On March 29, 30 and 31, 2019, Chicago Repertory Ballet reprised Artistic Director and choreographer Wade Schaaf’s vision of Shakespeare’s Scottish tragedy, MACBETH at the Athaeneum Theatre, 2936 N. Southport, Chicago.
In 18 scenes over 3 acts, a cleverly re-spun tale was beautifully danced amid startlingly vivid projections by John Pobojewski, fantasy inducing lighting by Sarah Lackner, intensely compelling music by Wojciech Kilar coupled with scary and edgy sound design by Wade Schaaf, the whole perfectly coordinated with exciting and highly interpretive non-medieval costumes by Nathan Rohrer dressing the modern ballet.
It’s a bloody, storm-tossed, vengeful saga replete with evil, karmic-driven magic, and lots of murder. It’s also presented as a personifying fable of psychological torment; the lust for eminence is balanced by overweening guilt. The physical acts of horror cause the psyches of the main characters to teeter on the fulcrum point of madness. The cunning pantomime and lyrical yet dynamic and forceful choreography told a linear/fanciful story set in Anytime and Anyplace where ultimate power ultimately corrupts.
In this version, the ballet opens with a multitude of witches- “weird sisters”-who cast spells and create an eerie atmosphere portentous of doom and despair. Macbeth receives a prophecy that he will become Thane of Glamis and Cawdor and “king hereafter.” He advises Lady Macbeth of the prognostication; his dominance-mad wife urges him to seize the opportunity and take the throne.
One night, Macbeth, though fearful and tormented, and after messing up the plot the first time, with the help of his Lady murders the reigning King Duncan in his sleep. Lady Macbeth then frames Macbeth’s best friend Banquo for the crime.
Banquo, however, suspects Macbeth who realizes he must murder Banquo and sends assassins to carry out the deed. Haunted by Banquo’s ghost, Macbeth goes to importune the witches in a desolate place. They council him with three prophesies which make him believe that he cannot be harmed.
In his awful desire for control, Macbeth next sends killers to assassinate MacDuff, the thane of Fife. MacDuff is not home so the assassins take out the entire MacDuff clan instead. Lady Macbeth is overwhelmingly beset by her conscience; we see her sleepwalk, reenacting her horrors each night, wringing her hands repeatedly to remove the stain of murder. She takes her own life, and that of her unborn child, while her spellbound husband is now completely apathetic.
MacDuff and Donalbain, Duncan’s son, enter with soldiers disguised as trees from Birnam woods. Donalbain fights Macbeth and is slain but ultimate hero MacDuff confronts Macbeth in a final standoff and slays the corrupt Macbeth. Malcolm is now crowned King of Scotland in a grim scene of triumph and revenge.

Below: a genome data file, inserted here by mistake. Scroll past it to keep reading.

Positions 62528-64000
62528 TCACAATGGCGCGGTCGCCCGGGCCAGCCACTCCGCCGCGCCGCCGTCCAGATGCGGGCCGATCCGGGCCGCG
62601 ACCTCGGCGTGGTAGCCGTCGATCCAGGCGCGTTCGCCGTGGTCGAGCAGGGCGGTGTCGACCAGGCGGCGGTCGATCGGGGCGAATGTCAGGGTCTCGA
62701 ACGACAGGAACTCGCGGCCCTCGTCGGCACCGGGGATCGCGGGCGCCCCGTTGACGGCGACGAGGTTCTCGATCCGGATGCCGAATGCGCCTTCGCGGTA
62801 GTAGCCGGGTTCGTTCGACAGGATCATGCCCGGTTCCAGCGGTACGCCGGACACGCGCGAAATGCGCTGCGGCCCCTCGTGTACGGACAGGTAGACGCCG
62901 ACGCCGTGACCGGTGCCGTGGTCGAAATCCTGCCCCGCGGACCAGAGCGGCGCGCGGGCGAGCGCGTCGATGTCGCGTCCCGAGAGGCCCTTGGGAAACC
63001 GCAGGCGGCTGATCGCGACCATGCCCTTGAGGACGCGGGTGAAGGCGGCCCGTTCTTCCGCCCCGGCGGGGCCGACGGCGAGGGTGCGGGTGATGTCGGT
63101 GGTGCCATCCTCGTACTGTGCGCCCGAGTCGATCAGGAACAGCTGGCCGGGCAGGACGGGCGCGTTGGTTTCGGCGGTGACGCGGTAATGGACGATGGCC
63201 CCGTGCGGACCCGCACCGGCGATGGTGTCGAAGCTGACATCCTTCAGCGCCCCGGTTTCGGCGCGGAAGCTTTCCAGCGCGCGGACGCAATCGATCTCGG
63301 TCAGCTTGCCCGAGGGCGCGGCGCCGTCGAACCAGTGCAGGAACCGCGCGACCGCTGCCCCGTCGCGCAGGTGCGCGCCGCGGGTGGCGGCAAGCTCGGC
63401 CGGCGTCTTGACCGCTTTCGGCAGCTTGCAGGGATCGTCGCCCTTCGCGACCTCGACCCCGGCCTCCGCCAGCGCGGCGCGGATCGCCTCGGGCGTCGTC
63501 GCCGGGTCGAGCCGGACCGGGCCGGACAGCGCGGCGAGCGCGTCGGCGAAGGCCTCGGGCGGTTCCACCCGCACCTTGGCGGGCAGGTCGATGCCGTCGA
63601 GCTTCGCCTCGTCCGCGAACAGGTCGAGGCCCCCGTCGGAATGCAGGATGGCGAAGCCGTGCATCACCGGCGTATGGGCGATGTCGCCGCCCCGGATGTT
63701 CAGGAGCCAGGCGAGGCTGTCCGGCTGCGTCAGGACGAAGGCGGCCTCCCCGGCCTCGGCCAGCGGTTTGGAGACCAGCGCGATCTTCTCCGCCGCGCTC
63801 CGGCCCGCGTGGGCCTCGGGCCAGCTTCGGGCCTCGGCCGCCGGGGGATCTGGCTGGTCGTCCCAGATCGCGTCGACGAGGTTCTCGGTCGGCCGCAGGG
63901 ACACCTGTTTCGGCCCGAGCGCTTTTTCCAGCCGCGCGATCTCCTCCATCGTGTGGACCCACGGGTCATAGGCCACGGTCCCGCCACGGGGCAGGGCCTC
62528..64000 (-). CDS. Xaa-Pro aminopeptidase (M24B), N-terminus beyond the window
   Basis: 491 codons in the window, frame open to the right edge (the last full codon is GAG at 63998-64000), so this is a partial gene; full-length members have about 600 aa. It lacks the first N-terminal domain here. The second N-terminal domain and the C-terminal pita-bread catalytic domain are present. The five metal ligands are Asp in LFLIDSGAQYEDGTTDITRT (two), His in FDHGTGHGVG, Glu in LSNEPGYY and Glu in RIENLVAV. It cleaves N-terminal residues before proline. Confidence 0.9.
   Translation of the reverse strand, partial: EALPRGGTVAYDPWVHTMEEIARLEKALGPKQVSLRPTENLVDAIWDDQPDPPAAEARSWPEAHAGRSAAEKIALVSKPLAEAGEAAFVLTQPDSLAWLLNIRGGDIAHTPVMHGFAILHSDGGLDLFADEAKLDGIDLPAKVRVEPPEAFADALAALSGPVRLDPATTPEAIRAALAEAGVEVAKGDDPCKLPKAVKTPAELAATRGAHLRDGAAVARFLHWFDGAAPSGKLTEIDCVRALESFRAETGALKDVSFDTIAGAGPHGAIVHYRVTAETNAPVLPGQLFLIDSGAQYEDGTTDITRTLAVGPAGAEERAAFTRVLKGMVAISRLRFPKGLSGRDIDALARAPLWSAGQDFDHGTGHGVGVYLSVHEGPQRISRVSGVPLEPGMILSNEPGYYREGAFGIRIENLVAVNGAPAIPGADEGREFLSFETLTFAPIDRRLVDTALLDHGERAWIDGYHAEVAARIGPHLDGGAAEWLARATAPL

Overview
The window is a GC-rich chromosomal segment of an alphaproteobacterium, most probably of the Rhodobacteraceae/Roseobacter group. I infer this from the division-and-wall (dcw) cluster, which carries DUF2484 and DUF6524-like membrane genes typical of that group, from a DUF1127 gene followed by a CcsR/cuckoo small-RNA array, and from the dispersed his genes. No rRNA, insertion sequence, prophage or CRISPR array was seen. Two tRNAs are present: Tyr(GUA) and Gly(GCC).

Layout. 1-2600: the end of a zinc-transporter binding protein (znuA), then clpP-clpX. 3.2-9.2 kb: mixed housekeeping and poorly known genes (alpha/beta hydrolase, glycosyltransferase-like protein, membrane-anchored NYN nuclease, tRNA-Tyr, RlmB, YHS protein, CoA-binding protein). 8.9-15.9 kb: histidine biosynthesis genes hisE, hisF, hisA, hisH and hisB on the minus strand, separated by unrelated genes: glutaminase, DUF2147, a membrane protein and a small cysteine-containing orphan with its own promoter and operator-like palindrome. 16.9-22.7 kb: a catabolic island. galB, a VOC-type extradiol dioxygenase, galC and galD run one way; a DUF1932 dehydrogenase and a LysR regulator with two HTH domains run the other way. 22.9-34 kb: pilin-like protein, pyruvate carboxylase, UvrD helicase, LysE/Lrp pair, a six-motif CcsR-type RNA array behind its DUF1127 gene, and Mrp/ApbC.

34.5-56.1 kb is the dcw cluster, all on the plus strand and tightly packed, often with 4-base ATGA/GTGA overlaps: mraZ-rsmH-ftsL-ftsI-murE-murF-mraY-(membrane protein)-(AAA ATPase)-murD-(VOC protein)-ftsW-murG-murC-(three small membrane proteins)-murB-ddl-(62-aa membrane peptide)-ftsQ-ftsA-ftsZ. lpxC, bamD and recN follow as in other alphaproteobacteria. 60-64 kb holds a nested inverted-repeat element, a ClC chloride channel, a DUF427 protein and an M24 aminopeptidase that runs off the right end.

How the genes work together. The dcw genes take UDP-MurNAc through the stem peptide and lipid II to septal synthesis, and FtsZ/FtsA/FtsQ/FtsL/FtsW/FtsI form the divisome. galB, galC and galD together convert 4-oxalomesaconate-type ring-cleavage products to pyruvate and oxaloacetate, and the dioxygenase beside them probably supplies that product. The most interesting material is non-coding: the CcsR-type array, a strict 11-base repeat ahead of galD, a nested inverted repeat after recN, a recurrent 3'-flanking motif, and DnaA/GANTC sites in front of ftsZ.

The audience was held in the grip of this production throughout; scene after scene presented a spectacle of dancer-actors thoroughly engaged in a tangle of tortuous human search for omnipotence, the oldest battle of all. The intermingling of confusion, sadness, anxiety and despair was wrought in the actions of collapse, surrender, push me/pull you and mirrored on the faces of the fine performers. In the midst of all the angst, wonderfully wrought duets, filled with athleticism and playfulness and group scenes of complex gracefulness brought respite to the senses.
Kudos to Django Allegretti for giving us an explosive multi-dimensional Macbeth, a man thrust into a role for which he was unprepared; to Miriam-Rose LeDuc, a glorious, wildly capable yet vanquished Valkyrie whose self-loathing turned her into Medea; to Jaqueline Stewart, a stunningly fierce Hecate whom one could believe held the world in her hand; to Carley Klebba and Luis Vazquez, the coolest, hissingest, sexiest weird sisters; to Michelle Meltzer, Sarah Marley, Christine Janak and Eliza Weekley, witches all, who well-nigh drove us all into madness in the agility with which they drove the tale; to Mickey Erickson, Mauricia Fernandez, John Cartright, Nathan Rommel and Felicity Nicholson, for weaving a web of footwork and so much more! (Note: many of the performers played more than 1 role.)
For information about Chicago Repertory Ballet, go to www.chicagorepertotyballet.com